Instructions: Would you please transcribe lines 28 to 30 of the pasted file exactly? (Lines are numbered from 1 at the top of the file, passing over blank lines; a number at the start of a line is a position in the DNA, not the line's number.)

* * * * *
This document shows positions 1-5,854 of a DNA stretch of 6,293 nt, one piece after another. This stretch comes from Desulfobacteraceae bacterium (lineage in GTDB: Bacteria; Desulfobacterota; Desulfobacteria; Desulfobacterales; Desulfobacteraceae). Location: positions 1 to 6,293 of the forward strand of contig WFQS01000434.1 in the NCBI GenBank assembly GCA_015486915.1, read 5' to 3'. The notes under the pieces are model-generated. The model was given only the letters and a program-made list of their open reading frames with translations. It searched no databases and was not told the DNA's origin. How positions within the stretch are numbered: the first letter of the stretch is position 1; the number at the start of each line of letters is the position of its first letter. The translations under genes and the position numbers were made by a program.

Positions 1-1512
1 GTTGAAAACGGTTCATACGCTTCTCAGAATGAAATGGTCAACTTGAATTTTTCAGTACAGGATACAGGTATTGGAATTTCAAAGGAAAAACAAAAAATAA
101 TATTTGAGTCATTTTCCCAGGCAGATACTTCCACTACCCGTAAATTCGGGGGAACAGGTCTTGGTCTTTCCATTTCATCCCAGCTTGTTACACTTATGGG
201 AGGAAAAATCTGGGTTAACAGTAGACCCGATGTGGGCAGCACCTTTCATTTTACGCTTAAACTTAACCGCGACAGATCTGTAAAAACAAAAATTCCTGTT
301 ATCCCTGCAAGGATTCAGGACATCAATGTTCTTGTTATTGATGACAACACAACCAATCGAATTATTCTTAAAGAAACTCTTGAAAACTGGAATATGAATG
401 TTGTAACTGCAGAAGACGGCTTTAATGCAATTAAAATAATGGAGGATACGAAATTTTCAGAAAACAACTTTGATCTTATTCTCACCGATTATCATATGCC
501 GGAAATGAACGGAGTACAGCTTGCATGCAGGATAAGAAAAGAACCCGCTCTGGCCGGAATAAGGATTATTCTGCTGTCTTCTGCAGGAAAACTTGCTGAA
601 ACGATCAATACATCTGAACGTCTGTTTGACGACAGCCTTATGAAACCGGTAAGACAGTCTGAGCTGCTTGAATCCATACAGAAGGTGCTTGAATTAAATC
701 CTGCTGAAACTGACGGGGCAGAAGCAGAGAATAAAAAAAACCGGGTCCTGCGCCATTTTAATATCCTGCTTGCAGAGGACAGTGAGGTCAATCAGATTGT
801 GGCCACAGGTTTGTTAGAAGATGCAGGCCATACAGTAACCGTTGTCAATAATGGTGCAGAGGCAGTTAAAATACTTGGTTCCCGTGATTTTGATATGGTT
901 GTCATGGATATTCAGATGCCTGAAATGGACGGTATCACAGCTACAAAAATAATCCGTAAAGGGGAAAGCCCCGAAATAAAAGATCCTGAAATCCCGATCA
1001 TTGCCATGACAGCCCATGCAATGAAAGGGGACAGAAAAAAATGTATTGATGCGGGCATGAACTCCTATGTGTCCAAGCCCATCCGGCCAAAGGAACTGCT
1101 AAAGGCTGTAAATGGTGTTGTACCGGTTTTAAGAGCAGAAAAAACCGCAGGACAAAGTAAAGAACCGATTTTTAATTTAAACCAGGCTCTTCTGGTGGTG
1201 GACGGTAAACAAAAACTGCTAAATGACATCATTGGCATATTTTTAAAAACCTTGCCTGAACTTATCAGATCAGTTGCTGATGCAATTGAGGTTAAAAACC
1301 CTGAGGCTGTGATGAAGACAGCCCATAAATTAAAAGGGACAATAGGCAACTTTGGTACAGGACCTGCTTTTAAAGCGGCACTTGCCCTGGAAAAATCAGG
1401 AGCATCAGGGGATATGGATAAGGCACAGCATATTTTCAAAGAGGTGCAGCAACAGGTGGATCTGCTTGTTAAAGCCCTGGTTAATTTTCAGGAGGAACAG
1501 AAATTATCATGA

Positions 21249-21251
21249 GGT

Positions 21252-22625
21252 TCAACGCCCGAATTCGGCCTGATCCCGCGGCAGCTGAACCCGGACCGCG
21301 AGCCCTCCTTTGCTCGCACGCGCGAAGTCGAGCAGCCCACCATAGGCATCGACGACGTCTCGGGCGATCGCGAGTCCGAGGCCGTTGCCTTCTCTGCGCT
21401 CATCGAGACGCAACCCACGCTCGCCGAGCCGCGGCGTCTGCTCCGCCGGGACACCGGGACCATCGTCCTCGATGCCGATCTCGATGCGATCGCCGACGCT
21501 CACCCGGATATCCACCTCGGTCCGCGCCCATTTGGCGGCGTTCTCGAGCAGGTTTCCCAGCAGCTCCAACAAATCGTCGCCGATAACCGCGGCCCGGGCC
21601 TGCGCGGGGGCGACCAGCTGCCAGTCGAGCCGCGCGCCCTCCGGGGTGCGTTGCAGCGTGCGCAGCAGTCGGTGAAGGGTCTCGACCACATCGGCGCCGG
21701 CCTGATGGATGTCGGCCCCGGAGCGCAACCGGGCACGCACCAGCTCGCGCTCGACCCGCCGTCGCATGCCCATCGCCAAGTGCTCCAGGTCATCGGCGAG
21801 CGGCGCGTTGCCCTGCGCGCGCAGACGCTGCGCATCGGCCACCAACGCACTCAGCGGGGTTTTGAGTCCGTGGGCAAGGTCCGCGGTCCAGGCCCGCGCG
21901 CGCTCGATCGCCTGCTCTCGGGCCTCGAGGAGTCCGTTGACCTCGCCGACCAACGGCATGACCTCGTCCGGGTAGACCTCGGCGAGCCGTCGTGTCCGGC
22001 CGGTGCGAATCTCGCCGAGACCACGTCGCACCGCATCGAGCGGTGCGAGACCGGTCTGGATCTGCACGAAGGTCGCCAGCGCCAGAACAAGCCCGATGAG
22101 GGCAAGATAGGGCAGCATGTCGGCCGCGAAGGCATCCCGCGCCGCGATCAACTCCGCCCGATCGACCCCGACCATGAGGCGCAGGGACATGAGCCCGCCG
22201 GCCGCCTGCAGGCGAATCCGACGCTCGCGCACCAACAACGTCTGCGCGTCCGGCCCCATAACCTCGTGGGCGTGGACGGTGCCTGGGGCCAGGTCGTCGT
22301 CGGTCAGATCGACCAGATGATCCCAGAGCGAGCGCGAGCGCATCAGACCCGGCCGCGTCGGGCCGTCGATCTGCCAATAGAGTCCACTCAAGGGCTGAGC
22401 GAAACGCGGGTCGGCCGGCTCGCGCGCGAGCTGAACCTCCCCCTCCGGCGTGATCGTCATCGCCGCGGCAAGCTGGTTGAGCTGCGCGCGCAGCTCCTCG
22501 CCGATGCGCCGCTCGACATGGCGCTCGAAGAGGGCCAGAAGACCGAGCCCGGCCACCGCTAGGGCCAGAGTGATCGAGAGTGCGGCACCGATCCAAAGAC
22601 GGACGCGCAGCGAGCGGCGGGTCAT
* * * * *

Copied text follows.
21801 CGGCGCGTTGCCCTGCGCGCGCAGACGCTGCGCATCGGCCACCAACGCACTCAGCGGGGTTTTGAGTCCGTGGGCAAGGTCCGCGGTCCAGGCCCGCGCG
21901 CGCTCGATCGCCTGCTCTCGGGCCTCGAGGAGTCCGTTGACCTCGCCGACCAACGGCATGACCTCGTCCGGGTAGACCTCGGCGAGCCGTCGTGTCCGGC
22001 CGGTGCGAATCTCGCCGAGACCACGTCGCACCGCATCGAGCGGTGCGAGACCGGTCTGGATCTGCACGAAGGTCGCCAGCGCCAGAACAAGCCCGATGAG